Any of you guys watch "SpongeBob"? Remember that wacky red, greedy, money hungry Mr. Krabs? All he cared about was money. If he lost a dime, he would spazz out and even go so far as to cry or deceive someone else so he could get his money back.
...Or If any of you have read or watched "The Hobbit," you know of the greedy, heartless dragon Smaug who guarded his hoard of gold, money, and treasure and (SPOILER ALERT) died, leaving it all in the mountain.
I found myself - it was super recently, actually - freaking out about money for a time. I've always been careful with what I do have, because I used to not have ANY money to my name. As I've gotten older, there are way more adult responsibilities - some I wasn't exactly prepared for - and they have added up quickly to be more expensive than I thought they would. Plus, everything freaking costs so much! Being alive costs so damn much, I sometimes wonder how anyone makes it! How do these people afford their cars? Food?! Student loans (they're absolutely ridiculous, by the way...)?! People actually buy houses and go on vacations? HOW?! One thing I learned is that a lot of people are in debt. By this, I mean they're buying extras they can't afford. In some cases, necessities become too expensive, and a person can easily fall into debt. It sucks.
I'm sure by now you know I have anxiety. I'm probably - definitely - one of the biggest spazzes of all time, in all eras and generations of humankind. Like many people, money is something that makes me nervous. I've gone to sleep at night, concerned for my bank account as if it was some needy, dependent child in the midst of a winter storm with no clothes on. It got ridiculous. That's when I called the one and only Mama Meuse. We have had several talks regarding money and what I'm doing with it, where I'm investing, taxes, what I'm paying off and what I'm not, etc. Adulting stuff. There was one thing she said that rang in my head like a gong, and I haven't forgotten it since. Now, I pass this wisdom onto you, my young grasshoppers.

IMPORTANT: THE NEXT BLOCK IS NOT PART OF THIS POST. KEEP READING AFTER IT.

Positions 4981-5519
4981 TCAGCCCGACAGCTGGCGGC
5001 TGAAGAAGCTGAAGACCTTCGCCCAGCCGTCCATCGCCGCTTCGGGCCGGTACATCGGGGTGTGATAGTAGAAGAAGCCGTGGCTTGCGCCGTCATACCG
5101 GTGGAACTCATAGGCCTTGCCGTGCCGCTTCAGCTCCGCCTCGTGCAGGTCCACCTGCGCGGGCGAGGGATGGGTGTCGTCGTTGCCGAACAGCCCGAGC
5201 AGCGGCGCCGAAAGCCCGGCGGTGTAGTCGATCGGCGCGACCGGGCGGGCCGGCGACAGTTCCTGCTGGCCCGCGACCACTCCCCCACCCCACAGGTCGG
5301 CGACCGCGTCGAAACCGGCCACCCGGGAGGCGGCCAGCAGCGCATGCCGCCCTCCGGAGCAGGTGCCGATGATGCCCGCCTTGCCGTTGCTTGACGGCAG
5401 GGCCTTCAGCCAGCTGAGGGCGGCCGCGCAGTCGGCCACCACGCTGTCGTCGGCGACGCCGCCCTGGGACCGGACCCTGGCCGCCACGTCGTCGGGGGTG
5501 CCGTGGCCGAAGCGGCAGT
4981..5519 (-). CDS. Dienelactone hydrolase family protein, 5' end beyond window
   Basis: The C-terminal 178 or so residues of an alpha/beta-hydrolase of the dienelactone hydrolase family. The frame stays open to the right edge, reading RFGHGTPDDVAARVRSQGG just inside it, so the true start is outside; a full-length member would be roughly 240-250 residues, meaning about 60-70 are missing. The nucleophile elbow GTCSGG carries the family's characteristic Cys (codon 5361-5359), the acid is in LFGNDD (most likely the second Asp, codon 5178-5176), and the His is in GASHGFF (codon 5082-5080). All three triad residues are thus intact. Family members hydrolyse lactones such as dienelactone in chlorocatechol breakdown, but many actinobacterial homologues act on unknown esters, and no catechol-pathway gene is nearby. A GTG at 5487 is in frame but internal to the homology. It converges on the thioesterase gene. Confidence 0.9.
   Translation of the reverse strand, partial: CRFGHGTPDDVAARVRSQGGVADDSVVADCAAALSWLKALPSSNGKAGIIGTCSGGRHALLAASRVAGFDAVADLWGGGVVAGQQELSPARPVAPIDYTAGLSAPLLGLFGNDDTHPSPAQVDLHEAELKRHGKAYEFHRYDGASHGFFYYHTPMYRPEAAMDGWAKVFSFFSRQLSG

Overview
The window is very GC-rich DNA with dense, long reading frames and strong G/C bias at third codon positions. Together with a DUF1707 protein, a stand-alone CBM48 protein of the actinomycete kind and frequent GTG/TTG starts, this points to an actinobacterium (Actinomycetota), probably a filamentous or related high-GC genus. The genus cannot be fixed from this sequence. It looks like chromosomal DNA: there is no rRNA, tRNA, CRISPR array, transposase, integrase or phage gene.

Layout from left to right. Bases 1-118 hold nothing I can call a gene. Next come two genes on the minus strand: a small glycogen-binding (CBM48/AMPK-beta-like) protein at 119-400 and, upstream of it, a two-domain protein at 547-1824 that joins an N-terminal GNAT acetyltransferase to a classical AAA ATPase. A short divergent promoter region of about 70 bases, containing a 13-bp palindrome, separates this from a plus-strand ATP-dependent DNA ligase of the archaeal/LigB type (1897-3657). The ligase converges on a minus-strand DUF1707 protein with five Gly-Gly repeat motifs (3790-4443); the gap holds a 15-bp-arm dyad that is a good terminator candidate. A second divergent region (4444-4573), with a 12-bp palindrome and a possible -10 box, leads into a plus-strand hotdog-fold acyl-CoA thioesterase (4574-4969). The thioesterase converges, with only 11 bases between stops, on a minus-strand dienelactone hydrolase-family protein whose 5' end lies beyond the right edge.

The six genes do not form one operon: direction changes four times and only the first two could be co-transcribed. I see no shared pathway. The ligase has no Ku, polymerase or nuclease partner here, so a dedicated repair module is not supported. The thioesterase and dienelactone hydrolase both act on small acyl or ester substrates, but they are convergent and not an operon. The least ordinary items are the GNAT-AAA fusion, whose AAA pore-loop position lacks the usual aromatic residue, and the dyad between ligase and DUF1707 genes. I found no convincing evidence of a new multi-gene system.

MONEY IS A TOOL.
Just like that, my anxiety vanished. Since my mom told me how money is just a tool, that it's meant to be used, I have looked at it with a new set of eyeballs. Having more is great, sure. Everyone likes more moolah, but it shouldn't be the deciding factor of whether or not you do something. There is (as I always mention in many of my blogs) a healthy balance. You spend some, you make some. It's a game, a system. Just don't let the game play you. Use money for what it is, and acknowledge it for what it is. Make smart choices.
"Do I need this?" If you don't NEED it, reconsider spending money on it.
"Is this an investment in myself?" A perfect example of this is an airline ticket. For instance, tickets to LAX aren't cheap, and those of you who follow my career in music know that I make a hell of a lot of Los Angeles trips. Guess what? I'm working. One trip I had, I literally slept maybe fifteen hours total during my two-week stay. I filmed a music video. I was on the top of the highest helipad in downtown Los Angeles. I met with investors. I networked at events (and a lot of times, when the focus is networking, it's easy to miss the event so it becomes more of a job than a "fun time"). I lined up future work, shows, and potential partnerships - who knows what can come out of each connection? I hustled hard, and it was damn well worth what I spent on that flight. An investment in yourself, as long as you're at least trying, is ALWAYS worth it. Remember that when you're making that kind of decision.